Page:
That could be as a consequence of the threat of a no-deal Brexit seemingly diminishing. It seems as though Parliament will ensure the UK does not crash out of the European Union. While a soft Brexit seems the most likely outcome, some, including Richard Stone, chief executive of The Share Centre, believe we will end up with no Brexit at all.

Morton agrees. He thinks one of the reasons domestics have outperformed in the year-to-date is because people hare starting to believe that Brexit might not happen at all. Clearly, that would be a boon for domestics, with the pound likely to rally rather quickly.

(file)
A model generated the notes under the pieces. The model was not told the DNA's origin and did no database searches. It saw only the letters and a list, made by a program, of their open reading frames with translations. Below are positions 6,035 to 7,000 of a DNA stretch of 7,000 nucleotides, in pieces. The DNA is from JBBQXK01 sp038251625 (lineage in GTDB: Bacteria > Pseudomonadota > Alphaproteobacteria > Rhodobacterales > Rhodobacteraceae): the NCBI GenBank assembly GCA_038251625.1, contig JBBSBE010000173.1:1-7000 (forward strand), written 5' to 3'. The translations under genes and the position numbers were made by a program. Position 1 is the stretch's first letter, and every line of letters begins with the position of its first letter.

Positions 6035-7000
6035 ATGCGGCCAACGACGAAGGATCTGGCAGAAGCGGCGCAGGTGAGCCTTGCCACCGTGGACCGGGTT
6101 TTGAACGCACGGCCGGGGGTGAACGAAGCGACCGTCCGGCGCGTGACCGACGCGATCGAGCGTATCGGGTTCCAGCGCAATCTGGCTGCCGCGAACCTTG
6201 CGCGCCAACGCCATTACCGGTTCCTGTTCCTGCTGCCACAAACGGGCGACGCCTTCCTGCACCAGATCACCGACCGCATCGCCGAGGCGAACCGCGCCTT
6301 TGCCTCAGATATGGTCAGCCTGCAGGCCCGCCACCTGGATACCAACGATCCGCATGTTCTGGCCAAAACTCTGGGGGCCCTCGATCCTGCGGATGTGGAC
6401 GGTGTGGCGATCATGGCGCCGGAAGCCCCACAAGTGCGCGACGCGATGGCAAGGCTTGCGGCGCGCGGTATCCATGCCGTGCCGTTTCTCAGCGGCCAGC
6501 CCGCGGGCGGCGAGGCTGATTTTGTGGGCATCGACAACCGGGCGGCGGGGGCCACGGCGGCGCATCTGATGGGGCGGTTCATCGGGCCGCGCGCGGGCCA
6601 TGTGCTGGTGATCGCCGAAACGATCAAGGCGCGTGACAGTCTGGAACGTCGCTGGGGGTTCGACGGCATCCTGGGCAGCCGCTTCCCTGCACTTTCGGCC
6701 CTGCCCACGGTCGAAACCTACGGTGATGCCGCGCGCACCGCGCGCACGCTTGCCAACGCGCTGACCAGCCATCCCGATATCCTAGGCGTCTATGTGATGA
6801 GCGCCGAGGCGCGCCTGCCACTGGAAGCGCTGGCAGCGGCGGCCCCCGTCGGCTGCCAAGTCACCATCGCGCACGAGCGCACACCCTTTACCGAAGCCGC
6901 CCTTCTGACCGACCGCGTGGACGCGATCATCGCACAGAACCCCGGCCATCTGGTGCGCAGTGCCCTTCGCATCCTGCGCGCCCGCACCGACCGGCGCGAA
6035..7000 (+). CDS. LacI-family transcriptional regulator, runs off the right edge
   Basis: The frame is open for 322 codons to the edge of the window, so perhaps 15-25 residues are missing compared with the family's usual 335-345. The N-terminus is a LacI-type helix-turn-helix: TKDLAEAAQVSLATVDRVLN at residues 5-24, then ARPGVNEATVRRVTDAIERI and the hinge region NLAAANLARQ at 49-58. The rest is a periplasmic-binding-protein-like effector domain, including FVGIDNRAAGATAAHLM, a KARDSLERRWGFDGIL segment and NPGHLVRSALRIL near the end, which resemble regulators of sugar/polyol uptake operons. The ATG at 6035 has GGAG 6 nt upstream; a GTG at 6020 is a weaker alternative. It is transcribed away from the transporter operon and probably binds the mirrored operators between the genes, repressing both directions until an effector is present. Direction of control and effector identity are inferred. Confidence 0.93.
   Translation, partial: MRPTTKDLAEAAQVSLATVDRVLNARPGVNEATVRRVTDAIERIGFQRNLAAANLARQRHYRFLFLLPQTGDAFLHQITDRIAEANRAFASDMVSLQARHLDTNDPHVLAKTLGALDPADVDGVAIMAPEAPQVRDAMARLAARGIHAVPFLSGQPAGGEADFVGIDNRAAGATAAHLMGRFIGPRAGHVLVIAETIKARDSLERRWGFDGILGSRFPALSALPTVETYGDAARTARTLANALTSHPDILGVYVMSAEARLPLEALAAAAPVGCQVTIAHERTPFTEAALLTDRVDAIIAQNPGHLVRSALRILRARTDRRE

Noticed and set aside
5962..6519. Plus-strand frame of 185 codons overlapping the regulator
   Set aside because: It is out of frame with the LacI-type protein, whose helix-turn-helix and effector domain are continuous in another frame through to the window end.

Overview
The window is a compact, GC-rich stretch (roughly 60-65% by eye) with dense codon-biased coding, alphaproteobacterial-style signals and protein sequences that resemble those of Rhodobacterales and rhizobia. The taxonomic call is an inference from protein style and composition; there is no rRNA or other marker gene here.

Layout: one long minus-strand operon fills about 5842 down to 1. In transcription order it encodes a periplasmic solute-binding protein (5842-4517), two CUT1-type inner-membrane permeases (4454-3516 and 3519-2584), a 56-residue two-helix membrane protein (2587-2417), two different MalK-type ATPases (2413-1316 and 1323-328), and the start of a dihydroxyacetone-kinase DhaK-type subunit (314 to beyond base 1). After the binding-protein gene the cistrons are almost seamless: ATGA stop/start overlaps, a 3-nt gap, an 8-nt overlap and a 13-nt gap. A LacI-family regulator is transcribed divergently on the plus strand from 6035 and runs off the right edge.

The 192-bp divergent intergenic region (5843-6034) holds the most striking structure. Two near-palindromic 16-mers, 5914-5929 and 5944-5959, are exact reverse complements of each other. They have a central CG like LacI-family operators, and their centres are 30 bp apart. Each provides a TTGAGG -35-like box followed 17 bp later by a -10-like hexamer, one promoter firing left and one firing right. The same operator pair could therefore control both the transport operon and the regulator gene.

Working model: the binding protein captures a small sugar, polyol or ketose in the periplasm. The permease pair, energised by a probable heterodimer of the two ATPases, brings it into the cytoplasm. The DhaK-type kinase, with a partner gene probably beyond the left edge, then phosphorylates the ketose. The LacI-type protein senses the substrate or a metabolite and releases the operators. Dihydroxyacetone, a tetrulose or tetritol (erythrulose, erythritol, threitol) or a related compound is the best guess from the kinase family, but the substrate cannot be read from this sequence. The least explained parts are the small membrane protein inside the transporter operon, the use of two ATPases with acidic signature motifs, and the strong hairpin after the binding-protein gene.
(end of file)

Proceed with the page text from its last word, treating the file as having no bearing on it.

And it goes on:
Therefore, building exposure to those stocks a such low levels seems a prudent tactic. Certainly, for the long-term investor that should very much be the case. The type of Brexit deal we leave with is very much a short-term choice and Morton is hopeful, over five to 10 years, everything will work out fine.

He has recently been “nibbling away” at selective domestic stocks, and balancing that with stakes in quality overseas earning businesses like Unilever (ULVR), Diageo (DGE), Compass (CPG) and Bunzl (BNZL). “I’m trying to have a foot in both camps and be driven by where the value is in the market,” he explains.

If you don’t position yourself in advance and the Brexit deal is not as bad as expected, domestic stocks “will rally so quickly and so hard that you’ll struggle to buy them”.

With that in mind, we asked a selection of UK equity fund managers which domestic-facing companies they like right now.